“We need tons of volunteers,” Mustian says. “To work at the park the weekend of the festival, to help with artists, to help with transportation,” the list goes on.
Melissa Ann Pinney
When award-winning novelist Ann Patchett couldn’t find a good independent bookstore in her Nashville hometown, she opened one of her own, Parnassus Books.
There’s also a great opportunity for vendors. Organizers will have up to 50 spots for those wanting to sell music or book-related items. Application forms for vendors are available online at the festival’s website, wordofsouthfestival.com. Tallahasseeans who want to help as volunteers may also contact the organizers via the website.
The vision is large, but the commitment is substantial, too.
To help bring this vision to fruition, Word of [South] is supported by many sponsors already: Tallahassee Community College is the presenting sponsor of the event, and a broad array of public and private participants are also helping, including the Leon County Tourist Development Agency, the city of Tallahassee, the Tallahassee-Leon County Community Redevelopment Agency, the state of Florida Division of Cultural Affairs, Talcor, Tallahassee Memorial Healthcare, the Florida League of Cities, Demont Insurance Agency, CenturyLink, the Knight Foundation, Figg Engineering, AARP, Walmart, Mike and Judy Sheridan and others.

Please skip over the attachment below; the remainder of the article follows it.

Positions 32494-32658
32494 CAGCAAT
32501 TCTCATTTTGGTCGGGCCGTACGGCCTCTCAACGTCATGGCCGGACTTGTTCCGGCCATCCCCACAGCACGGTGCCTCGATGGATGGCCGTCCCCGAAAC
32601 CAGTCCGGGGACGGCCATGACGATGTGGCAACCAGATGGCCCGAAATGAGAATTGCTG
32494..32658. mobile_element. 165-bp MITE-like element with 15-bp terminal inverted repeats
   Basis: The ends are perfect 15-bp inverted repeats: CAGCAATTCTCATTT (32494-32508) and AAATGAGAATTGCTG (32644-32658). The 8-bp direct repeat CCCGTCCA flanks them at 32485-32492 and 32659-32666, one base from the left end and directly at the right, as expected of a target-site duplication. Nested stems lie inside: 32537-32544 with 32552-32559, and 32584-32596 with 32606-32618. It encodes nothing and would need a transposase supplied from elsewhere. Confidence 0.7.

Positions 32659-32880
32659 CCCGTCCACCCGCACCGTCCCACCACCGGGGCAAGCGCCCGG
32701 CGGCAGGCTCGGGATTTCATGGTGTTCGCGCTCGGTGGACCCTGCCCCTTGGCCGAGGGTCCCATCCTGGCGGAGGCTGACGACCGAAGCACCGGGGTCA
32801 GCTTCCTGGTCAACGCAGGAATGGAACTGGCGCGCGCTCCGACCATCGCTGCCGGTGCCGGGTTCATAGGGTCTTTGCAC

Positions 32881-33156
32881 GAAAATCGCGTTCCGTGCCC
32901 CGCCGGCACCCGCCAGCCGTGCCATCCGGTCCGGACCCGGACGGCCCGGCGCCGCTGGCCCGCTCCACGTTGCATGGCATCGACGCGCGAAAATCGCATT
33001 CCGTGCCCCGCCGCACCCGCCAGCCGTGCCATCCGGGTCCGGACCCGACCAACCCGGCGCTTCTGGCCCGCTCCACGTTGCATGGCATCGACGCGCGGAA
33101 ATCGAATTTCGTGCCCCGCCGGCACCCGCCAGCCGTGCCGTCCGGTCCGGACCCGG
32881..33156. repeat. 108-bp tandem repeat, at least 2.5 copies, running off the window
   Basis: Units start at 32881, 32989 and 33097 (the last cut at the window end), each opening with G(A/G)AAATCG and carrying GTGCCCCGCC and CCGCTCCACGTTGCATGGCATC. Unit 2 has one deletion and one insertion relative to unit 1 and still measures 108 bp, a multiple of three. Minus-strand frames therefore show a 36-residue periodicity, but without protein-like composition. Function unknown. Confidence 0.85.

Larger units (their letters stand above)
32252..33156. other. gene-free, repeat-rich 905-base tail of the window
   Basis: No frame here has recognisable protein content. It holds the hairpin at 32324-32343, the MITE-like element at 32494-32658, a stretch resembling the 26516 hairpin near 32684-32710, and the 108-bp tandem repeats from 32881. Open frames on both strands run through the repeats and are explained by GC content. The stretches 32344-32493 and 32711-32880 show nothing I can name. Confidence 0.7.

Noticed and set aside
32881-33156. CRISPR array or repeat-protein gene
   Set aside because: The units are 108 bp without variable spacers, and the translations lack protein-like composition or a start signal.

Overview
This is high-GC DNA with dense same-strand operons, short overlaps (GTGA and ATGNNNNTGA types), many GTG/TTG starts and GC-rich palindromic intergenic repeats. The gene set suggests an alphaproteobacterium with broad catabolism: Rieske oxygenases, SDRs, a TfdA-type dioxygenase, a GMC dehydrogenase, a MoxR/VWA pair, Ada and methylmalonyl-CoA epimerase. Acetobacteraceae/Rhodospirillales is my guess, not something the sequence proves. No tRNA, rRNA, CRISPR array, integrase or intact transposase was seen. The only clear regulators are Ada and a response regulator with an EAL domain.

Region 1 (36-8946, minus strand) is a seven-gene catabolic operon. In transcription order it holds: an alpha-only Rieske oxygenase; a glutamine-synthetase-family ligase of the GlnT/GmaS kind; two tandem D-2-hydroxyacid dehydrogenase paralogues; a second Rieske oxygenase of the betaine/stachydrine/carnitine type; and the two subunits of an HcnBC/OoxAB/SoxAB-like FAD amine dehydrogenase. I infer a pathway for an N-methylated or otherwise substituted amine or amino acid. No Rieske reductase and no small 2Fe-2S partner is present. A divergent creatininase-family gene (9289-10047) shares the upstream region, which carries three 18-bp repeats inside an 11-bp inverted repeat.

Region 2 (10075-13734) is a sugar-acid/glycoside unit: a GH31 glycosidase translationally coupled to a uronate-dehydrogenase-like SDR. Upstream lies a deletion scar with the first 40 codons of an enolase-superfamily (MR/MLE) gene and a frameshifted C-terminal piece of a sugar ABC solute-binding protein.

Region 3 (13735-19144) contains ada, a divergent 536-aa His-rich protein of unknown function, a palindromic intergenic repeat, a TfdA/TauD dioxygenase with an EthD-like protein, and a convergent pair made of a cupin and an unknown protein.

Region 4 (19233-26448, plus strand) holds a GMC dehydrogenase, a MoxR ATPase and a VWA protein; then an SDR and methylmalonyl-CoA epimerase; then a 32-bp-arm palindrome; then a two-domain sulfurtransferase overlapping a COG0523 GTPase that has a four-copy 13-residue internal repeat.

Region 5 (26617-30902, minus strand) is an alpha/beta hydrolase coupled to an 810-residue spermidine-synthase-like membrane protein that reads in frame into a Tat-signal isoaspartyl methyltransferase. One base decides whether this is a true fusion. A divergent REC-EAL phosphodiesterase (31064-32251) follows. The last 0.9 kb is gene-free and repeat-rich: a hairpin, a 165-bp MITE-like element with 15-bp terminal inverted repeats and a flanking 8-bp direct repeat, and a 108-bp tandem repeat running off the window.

“Our hope is that after the first festival, people come to Tallahassee to try and figure out how we got this done,” Mustian says. “The sky is the limit in terms of making something this big. The response from artists we’ve asked to participate in the festival has been fantastic.”
“If we can’t do this at a national level [of quality], then I don’t want to do it,” he told his colleagues. National quality is definitely what they’ve achieved for this inaugural event.